By Bethany Shepard 11:46 pm PST

Following Russian President Vladimir Putin’s declaration of war in a pre-dawn televised speech on Friday, February 24, 2022, explosions and gunshots were heard throughout the day in Kyiv, the capital of the Ukraine, and boarder cities throughout the Ukraine. Moscow’s It invasion marked the worst conflict since World War II, sending terror throughout Europe and the world.

The invasion ended weeks of futile diplomatic attempts by Western leaders to prevent conflict in this disastrous manner. With this attack, there is rising concern about a rise in oil prices. Since Russia declared its invasion of the Ukraine, oil prices have risen much higher than $100 per barrel, the highest level since 2014 when Russia invaded the Eastern region of the Ukraine.

While Putin is breaking down the iron certain in the Ukraine, ordinary Americans need to realize that they will pay for the conflicts thousands of miles away.

Russia is the world’s third major oil distributor, contributing more than 12% of global crude oil output. Russia is estimated to have 107.8 billion barrels of proven oil reserves. It is the world’s second largest crude oil exporter and the world’s largest natural gas exporter.

Distribution of oil and gas worldwide before the Russia-Ukrainian crisis:

Russia’s invasion of the Ukraine has prompted widespread dread and concern around the globe, particularly among European importers, over the possibility of an increase in oil prices.

a) The United Kingdom:

Although the majority of oil and gas imported into the UK does not originate in Russia, the nation will bear the brunt of any price increases that result from the crisis.

b) The rest of Europe:

By far, Russia’s largest export to Europe is energy. Russia contributes 40% of Europe’s gas and 17% of its oil. Russia and Europe are inextricably linked, with Europe accounting for about 70% of Russia’s total oil exports.

However, how was oil and gas dispersed globally prior to the outbreak of this crisis? To begin determining the answer, let’s take a look at the top exporters and the global supply chain for oil and gas.

c) Top exporters of oil and gas worldwide:

The Middle East is the world’s largest producer and exporter of oil and gas. Canada, the United States, Latin America, and the former Soviet Union area are next.

The top oil and gas exporters include the following:

  1. The United Arab Emirates
  2. Saudi Arabia
  3. Russia
  4. Kuwait
  5. Iraq
  6. Canada
  7. Nigeria
  8. Mexico
  9. Norway

d) Top importers of oil and gas worldwide

  1. China
  2. The United States
  3. India
  4. Korea
  5. Japan
  6. Germany
  7. The Netherlands
  8. Spain
  9. Thailand
  10. Italy

c) Top importers of oil and gas from Russia:

  1. China (18%)
  2. The Netherlands
  3. Germany

The impact of the Russia-Ukrainian conflict on global oil and gas distribution:

Europe imports 40% of its gas from Russia, with Germany accounting for 60% and France accounting for 20%. The interruption of Russia’s oil and gas supplies to Europe after the application of sanctions is cause for alarm.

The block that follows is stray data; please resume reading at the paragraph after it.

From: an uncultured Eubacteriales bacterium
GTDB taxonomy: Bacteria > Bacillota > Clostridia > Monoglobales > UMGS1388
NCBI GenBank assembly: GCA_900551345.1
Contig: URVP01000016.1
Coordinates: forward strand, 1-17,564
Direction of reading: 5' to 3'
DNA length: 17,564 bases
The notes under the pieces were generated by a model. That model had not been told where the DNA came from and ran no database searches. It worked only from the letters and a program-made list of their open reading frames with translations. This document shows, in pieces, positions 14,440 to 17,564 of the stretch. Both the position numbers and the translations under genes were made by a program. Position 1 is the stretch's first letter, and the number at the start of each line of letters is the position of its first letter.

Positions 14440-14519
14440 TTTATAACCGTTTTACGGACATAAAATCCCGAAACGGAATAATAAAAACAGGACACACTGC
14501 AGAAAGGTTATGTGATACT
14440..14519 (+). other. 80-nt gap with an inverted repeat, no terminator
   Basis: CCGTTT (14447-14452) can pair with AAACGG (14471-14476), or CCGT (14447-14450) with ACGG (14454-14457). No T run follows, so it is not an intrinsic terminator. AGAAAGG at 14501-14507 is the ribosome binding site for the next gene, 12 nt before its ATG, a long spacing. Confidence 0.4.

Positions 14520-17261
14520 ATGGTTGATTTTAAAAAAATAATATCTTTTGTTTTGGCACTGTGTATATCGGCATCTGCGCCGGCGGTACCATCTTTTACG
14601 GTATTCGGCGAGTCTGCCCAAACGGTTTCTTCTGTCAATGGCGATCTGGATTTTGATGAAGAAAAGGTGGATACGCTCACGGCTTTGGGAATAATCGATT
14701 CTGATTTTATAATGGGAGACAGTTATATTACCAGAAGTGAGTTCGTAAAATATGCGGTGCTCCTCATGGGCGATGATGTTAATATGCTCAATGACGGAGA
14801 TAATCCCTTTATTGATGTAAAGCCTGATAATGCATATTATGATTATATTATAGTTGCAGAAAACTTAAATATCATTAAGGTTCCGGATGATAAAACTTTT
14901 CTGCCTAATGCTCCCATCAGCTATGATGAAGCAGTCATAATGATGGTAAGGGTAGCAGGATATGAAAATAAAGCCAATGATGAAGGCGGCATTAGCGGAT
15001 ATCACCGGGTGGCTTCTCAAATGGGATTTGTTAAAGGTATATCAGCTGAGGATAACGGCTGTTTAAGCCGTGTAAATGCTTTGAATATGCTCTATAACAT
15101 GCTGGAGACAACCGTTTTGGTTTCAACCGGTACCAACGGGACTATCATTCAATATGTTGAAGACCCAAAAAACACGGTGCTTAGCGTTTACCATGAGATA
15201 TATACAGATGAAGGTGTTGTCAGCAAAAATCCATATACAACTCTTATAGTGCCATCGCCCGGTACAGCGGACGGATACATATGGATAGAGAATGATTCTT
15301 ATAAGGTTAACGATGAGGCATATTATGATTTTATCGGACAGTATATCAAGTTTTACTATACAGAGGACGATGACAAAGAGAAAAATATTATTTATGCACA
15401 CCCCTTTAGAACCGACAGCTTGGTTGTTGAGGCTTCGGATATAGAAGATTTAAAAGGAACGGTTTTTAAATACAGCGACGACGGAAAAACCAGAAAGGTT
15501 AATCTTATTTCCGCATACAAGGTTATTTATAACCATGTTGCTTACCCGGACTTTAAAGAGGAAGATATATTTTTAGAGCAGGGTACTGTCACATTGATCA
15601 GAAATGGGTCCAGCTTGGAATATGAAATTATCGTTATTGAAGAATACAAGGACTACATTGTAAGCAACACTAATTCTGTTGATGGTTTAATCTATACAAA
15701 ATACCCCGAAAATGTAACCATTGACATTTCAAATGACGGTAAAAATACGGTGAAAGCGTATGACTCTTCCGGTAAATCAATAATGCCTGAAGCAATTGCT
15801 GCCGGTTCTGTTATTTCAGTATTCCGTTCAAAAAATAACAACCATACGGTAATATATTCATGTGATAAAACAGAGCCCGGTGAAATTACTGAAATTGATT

Europe utilizes 500 million cubic meters of natural gas each year, with Germany being the largest importer from Russia.

a) Some major developments:

Let’s take a look at the significant developments in this field of European sanctions.

Germany, the region’s largest economy, has suspended the Nord Stream 2 Gas Pipeline Project on February 22nd.

This project is part of a larger effort to increase the amount of natural gas flowing across the Baltic Sea.

On January 28th, Ursula von der Leyen (President of the European Commission) and Joe Biden (President of the United States) issued a joint statement regarding the EU and US’s collaborative efforts to ensure a sufficient, continued, and timely supply of natural gas from alternative sources in order to avoid supply shocks.

Due to the decline in capacity in Sweden and the Netherlands, Europe intended to move to LNG, with its sights set on Qatar, the world’s second biggest LNG producer after Iran and Russia, but it reacted with its apologies for being unable to supply such a massive demand. The US – with annual LNG production of 70 billion cubic meters and exports of 25 billion cubic meters to the EU (5 percent of European LNG imports) – supplies some LNG to Europe, while the EU also stores some gas supply. Regardless, Europe needs more supplies and intends to expand its own production.

Whatever alternative to Russian gas supply emerges, prices are certain to rise, with a forecast jump of $150 per barrel cutting global economic growth by 75%. All eyes are on the US, OPEC, and the Middle East to ensure Europe’s eventual regeneration.

By using sanctions, the US, the EU, and the UK are attempting to damage Russia’s economy for its invasion of Ukraine. However, Europe is reliant on Russia for natural gas supplies, and the sanctions, being a difficult nut to crack, would generate domino effects on energy-dependent governments.